Corporate Social Responsibility and Wage Discrimination in Unionized Oligopoly
AbstractThe European labour markets are characterized by the existence of trade unions with extensive coverage whereas wage contracts are typically determined through decentralized firm-union bargaining. On the other hand, as it particularly refers to migrant and ethnic minority groups, equally-skilled workers often face lower reservation wages. We argue that these facts may lead unions to opt for discriminatory wage contracts across groups of employees. At the same time firms may nonetheless opt for non-discrimination in wages insofar as they would profitably “advertise” it as an exertion of corporate social responsibility (csr). We show that, if the consumers’ valuation of non-discrimination is sufficiently high, the latter strategies would as well be compatible with the unions’ best interest in the equilibrium. Otherwise, we propose that to efficiently combat wage discrimination policy makers should instead of firms undertake csradvertisement in the event of non-discrimination. Yet, such an antidiscrimination policy would always entail a net loss in social welfare.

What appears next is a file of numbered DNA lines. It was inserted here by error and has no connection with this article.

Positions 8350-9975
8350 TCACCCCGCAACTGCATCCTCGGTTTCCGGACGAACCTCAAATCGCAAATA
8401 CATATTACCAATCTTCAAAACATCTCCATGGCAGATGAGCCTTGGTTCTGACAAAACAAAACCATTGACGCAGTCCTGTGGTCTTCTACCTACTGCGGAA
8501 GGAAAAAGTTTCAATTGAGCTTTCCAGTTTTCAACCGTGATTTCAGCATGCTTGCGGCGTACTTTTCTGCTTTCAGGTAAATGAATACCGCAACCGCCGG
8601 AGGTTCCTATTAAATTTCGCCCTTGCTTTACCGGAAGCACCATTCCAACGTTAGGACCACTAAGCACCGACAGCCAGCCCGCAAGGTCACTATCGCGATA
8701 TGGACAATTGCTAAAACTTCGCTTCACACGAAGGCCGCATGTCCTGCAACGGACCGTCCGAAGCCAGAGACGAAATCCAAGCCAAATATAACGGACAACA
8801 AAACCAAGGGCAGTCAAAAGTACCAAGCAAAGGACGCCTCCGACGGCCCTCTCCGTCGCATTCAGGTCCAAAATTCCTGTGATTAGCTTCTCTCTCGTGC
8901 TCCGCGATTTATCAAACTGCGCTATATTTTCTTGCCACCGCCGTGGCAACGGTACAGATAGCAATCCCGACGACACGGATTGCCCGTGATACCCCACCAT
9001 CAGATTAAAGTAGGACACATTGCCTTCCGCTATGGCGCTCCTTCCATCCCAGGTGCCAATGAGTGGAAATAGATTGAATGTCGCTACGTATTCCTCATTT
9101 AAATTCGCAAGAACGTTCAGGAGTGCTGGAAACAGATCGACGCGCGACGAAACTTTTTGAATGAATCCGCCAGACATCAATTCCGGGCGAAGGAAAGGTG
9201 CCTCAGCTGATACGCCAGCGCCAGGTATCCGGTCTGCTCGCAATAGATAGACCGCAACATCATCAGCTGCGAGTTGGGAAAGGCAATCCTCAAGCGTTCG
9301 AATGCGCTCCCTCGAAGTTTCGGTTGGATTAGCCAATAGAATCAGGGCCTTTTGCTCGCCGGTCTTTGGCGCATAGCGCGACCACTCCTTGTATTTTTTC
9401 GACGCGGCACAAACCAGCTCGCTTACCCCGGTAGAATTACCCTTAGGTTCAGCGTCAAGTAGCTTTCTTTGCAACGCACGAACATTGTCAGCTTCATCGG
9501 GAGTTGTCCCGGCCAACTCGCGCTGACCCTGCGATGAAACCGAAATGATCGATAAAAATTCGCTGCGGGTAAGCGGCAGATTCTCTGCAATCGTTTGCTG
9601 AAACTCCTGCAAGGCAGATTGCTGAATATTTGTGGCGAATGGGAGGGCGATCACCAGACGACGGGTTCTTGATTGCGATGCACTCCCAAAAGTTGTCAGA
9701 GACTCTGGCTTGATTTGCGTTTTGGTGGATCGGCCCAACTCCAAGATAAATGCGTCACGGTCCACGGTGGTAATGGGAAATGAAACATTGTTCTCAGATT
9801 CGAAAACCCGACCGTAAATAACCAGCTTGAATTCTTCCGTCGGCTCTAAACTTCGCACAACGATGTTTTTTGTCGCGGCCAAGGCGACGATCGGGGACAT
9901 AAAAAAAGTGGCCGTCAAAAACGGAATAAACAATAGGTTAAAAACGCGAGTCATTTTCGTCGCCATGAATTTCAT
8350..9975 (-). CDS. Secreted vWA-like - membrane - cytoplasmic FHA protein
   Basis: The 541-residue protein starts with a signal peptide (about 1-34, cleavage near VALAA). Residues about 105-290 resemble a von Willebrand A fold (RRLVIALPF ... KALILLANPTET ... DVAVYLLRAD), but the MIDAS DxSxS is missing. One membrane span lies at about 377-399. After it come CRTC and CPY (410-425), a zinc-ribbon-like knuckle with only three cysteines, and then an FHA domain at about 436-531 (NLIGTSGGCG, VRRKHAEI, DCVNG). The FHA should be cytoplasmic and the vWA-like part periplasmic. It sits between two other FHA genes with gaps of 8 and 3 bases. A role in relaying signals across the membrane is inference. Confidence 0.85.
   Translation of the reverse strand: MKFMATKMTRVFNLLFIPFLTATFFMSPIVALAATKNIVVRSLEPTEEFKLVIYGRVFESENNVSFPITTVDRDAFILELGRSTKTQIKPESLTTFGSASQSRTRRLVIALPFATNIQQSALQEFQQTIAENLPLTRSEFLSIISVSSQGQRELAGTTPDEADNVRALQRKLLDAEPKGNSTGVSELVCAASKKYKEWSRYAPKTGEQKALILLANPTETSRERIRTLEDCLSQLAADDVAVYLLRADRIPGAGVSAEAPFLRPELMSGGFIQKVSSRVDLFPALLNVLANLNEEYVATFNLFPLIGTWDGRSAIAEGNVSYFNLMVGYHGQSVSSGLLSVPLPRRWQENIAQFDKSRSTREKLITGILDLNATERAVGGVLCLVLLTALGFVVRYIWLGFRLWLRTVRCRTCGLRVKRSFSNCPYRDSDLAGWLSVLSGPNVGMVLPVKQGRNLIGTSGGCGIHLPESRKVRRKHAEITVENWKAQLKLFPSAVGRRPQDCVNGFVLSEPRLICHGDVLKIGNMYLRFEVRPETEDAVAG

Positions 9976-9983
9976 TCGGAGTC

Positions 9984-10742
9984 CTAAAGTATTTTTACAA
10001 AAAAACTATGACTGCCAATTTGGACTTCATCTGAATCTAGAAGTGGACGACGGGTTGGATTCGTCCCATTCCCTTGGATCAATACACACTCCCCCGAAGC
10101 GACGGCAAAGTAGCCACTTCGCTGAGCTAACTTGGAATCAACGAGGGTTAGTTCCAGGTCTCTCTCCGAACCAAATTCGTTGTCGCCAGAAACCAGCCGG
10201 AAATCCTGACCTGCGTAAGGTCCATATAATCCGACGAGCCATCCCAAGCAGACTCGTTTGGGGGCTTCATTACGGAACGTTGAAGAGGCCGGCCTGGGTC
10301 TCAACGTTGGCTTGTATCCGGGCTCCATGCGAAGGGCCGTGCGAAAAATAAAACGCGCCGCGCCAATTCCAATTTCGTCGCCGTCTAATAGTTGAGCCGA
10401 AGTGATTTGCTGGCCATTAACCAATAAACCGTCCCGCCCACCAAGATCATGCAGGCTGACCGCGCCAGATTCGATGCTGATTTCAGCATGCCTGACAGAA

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Bibliographic InfoPaper provided by University of Crete, Department of Economics in its series Working Papers with number 0810.
Date of creation: 00 2008
Date of revision:
Unions; Oligopoly; Discriminatory Wage Contracts; Antidiscrimination Policy; Corporate Social Responsibility.;
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- L15 - Industrial Organization - - Market Structure, Firm Strategy, and Market Performance - - - Information and Product Quality
- L21 - Industrial Organization - - Firm Objectives, Organization, and Behavior - - - Business Objectives of the Firm
- L22 - Industrial Organization - - Firm Objectives, Organization, and Behavior - - - Firm Organization and Market Structure
This paper has been announced in the following NEP Reports:
- NEP-ALL-2008-07-20 (All new papers)
- NEP-BEC-2008-07-20 (Business Economics)
- NEP-LAB-2008-07-20 (Labour Economics)
- NEP-MIC-2008-07-20 (Microeconomics)
- NEP-SOC-2008-07-20 (Social Norms & Social Capital)
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